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The Study of Mental and Resistance Training (SMART) Study—Resistance Training and/or Cognitive Training in Mild Cognitive Impairment: A Randomized, Double-Blind, Double-Sham Controlled Trial

Published:October 23, 2014DOI:https://doi.org/10.1016/j.jamda.2014.09.010

      Abstract

      Background

      Mild cognitive impairment (MCI) increases dementia risk with no pharmacologic treatment available.

      Methods

      The Study of Mental and Resistance Training was a randomized, double-blind, double-sham controlled trial of adults with MCI. Participants were randomized to 2 supervised interventions: active or sham physical training (high intensity progressive resistance training vs seated calisthenics) plus active or sham cognitive training (computerized, multidomain cognitive training vs watching videos/quizzes), 2–3 days/week for 6 months with 18-month follow-up. Primary outcomes were global cognitive function (Alzheimer's Disease Assessment Scale-cognitive subscale; ADAS-Cog) and functional independence (Bayer Activities of Daily Living). Secondary outcomes included executive function, memory, and speed/attention tests, and cognitive domain scores.

      Results

      One hundred adults with MCI [70.1 (6.7) years; 68% women] were enrolled and analyzed. Resistance training significantly improved the primary outcome ADAS-Cog; [relative effect size (95% confidence interval) −0.33 (−0.73, 0.06); P < .05] at 6 months and executive function (Wechsler Adult Intelligence Scale Matrices; P = .016) across 18 months. Normal ADAS-Cog scores occurred in 48% (24/49) after resistance training vs 27% (14/51) without resistance training [P < .03; odds ratio (95% confidence interval) 3.50 (1.18, 10.48)]. Cognitive training only attenuated decline in Memory Domain at 6 months (P < .02). Resistance training 18-month benefit was 74% higher (P = .02) for Executive Domain compared with combined training [z-score change = 0.42 (0.22, 0.63) resistance training vs 0.11 (−0.60, 0.28) combined] and 48% higher (P < .04) for Global Domain [z-score change = .0.45 (0.29, 0.61) resistance training vs 0.23 (0.10, 0.36) combined].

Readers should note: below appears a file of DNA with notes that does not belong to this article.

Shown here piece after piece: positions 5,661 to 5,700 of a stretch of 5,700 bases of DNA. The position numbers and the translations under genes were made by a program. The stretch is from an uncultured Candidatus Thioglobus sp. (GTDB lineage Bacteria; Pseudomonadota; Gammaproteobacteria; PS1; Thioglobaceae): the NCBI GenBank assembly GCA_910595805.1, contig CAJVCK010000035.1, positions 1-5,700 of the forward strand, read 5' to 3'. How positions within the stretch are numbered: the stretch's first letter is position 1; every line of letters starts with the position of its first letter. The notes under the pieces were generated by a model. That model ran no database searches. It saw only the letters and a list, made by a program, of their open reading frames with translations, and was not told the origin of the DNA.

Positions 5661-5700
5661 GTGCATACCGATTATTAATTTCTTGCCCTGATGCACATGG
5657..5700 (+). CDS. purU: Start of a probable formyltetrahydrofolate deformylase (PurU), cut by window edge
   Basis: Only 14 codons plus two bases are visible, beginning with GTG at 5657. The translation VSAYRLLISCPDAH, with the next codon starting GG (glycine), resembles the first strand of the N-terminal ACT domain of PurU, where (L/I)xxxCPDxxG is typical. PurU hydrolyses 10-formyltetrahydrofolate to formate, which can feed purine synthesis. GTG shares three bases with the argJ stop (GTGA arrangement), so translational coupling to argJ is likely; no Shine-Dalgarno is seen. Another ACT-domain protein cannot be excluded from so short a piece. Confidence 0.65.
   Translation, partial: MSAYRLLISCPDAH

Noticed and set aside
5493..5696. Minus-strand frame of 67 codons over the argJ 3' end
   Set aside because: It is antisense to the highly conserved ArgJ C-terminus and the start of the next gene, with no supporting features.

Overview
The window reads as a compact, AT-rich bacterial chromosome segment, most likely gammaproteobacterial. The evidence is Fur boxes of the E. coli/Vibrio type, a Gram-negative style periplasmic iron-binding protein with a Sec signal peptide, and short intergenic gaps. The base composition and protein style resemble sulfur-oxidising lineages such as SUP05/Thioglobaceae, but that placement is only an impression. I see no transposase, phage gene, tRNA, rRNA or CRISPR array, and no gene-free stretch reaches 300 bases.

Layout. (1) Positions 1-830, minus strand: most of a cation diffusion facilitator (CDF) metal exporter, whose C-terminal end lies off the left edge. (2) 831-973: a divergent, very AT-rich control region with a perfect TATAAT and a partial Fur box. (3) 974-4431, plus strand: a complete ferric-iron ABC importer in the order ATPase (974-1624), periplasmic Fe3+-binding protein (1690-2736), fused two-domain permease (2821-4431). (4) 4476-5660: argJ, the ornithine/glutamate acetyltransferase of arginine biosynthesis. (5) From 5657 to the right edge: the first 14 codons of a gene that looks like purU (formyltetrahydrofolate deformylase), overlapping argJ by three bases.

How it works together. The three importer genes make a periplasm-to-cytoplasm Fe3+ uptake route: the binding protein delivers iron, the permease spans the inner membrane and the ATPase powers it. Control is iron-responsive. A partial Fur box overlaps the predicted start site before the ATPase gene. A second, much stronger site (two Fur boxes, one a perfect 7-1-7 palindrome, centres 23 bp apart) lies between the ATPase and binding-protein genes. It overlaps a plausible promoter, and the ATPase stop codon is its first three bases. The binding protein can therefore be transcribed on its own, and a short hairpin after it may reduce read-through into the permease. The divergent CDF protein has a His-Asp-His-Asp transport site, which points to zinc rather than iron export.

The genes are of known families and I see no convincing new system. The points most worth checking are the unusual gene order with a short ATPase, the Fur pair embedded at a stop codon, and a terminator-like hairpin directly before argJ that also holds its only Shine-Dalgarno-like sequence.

Conclusions

      Resistance training significantly improved global cognitive function, with maintenance of executive and global benefits over 18 months.

      Keywords

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      Linked Article

      • Erratum
        Journal of the American Medical Directors AssociationVol. 17Issue 8
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          The authors, Fiatarone Singh MA, Gates N, Saigal N, et al. of the article, The Study of Mental and Resistance Training (SMART) Study—Resistance Training and/or Cognitive Training in Mild Cognitive Impairment: A Randomized, Double-Blind, Double-Sham Controlled Trial. J Am Med Dir Assoc 2014;15:873-880, wish to correct two typographical errors in Table 1 of their article. The errors are in the “Control” column under “ADAS-Cog” and “WAIS Matrices” and the correct numbers are bolded below. The authors regret any misconceptions these errors may have caused.
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      • Erratum
        Journal of the American Medical Directors AssociationVol. 22Issue 2
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          The Authors wish to make a correction to their article published in JAMDA ( https://doi.org/10.1016/j.jamda.2014.09.010 ) “The SMART Study - Resistance Training and/or Cognitive Training in Mild Cognitive Impairment: A Randomized, Double-blind, Double-sham Controlled Trial”.
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